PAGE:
The Hollow Army: How the U.S. Army Is Oversold and Undermanned

By William Darryl Henderson; Charles Moskos | Go to book overview

NOTES
1.
It should be noted that many commanders in today's Army are very reluctant to acknowledge the possibility of such cohesion measurements, much less enthusiastically promote them, because they often indicate significant leadership lapses. As with any conservative organization, the Army is slow to move toward such measures even though they are valid assessments and point the way toward improvement in unit performance and warfighting capability.
2.
See for example: D. H. Marlow et al., "Unit Manning System Evaluation," Technical Reports Nos. 1 through 5 ( Washington, D.C.: Walter Reed Army Institute of Research (WRAIR) and the Army Research Institute (ARI) Values Survey briefing for the Army Committee for leadership and Values ( Alexandria, Va., May 20, 1986).
3.
All of these data are unclassified and have been made available to various elements of the Army's leadership.
4.
For example, examine the histories of French Army units in North Africa in the late 1950s and early 1960, and the history of North Vietnam and Vietcong units from 1965 to 1970.
5.
Charles C. Moskos and Frank R. Woods, eds., The Military -- More Than Just a Job? ( New York: Pergamon-Brassey's, 1988).
6.
Review figures in this chapter. The phenomenon of the erosion of core soldier values is sometimes explained away as an unavoidable and natural trend that occurs the longer the soldier is in the Army. However, experience in other armies (e.g., NVA, IDF, French) belies this "natural" trend explanation.
7.
Guy L. Siebold, "Army Values: Results of Theme Year Research," ( Alexandria, Va.: ARI, January 1987), 2.
8.
Robert Holz, Informal Briefing Chart ( Alexandria, Va.: ARI, January 1988).
9.
D. H. Marlow et al., "Unit Manning System Field Evaluation Technical Report No. 5." ( Washington, D.C.: Walter Reed Army Institute of Research, June 1987).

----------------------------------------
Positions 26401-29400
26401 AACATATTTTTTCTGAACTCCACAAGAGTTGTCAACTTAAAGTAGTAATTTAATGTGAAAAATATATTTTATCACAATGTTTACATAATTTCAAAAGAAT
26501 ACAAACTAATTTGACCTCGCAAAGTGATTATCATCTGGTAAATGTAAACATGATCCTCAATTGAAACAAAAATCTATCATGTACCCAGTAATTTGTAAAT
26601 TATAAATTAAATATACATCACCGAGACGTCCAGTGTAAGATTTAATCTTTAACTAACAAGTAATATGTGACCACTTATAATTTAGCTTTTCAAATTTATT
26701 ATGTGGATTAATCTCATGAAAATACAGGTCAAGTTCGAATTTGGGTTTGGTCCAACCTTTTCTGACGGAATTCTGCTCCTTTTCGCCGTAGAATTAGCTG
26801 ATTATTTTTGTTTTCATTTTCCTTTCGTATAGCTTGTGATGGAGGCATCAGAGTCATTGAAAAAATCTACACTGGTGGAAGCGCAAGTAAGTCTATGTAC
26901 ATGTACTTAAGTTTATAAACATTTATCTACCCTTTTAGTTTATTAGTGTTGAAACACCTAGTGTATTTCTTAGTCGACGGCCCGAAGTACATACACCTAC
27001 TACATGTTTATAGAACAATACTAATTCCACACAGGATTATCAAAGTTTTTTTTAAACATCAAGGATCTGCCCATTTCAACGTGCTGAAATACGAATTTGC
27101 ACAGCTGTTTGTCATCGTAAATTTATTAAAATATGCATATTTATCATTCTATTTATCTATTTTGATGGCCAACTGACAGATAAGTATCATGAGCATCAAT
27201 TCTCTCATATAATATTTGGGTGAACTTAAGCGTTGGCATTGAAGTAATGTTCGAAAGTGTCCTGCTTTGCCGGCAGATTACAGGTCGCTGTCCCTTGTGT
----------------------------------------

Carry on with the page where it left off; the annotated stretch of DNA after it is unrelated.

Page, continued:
10.
Ibid., 1.
11.
It should be noted that even at their highest measures, the highest scores were only slightly above the scale midpoint and could indicate cohesion was only slightly above average at its best.
12.
Marlow et al., "Field Evaluation,"12-13.
13.
See definition of cohesion in William D. Henderson, Cohesion: The Human Element in Combat ( Washington, D.C.: National Defense University Press, 1985), 4.
14.
Marlow et al., "Field Evaluation,"14.
15.
Ibid., 15.
16.
Ibid., 1, 7.
17.
Siebold, "Army Values,"2.
18.
Marlow et al., "Field Evaluation,"2.
19.
K. R. Smith, "Dimensions of Morale" ( Armidale NSW, Australia: Armidale College, 1987), 2.
20.
While the COHORT program has failed to obtain its original objectives, its public relations efforts remain strong and even in early 1990 the public is generally unaware of its failure.

-125-

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The Hollow Army: How the U.S. Army Is Oversold and Undermanned
Table of contents

Table of contents

  • Recent Titles in Contributions in Military Studies ii
  • Title Page iii
  • Contents vii
  • Figures and Tables ix
  • Foreword xi
  • Ppreface xv
  • 1 - Introduction: Selling a Mythical Army 1
  • Notes 9
  • 2 - The Army Mission: A Mismatch for Today's Army 11
  • Notes 18
  • 3 - Army Manpower: An Issue with No Constituency 19
  • Notes 45
  • 4 - Training on a Treadmill 49
  • Notes 74
  • 5 - Personnel Turbulence 77
  • Notes 89
  • 6 - Small-Unit Leaders Should Be War Winners 91
  • Notes 104
  • 7 - Why Can't the American Army Create Cohesive Units? 107
  • Notes 125
  • 8 - The Broken Backbone 127
  • Notes 143
  • 9 - It's Broke and Needs to Be Fixed 145
  • Notes 154
  • Bibliography 155
  • Index 161
  • About the Author 165
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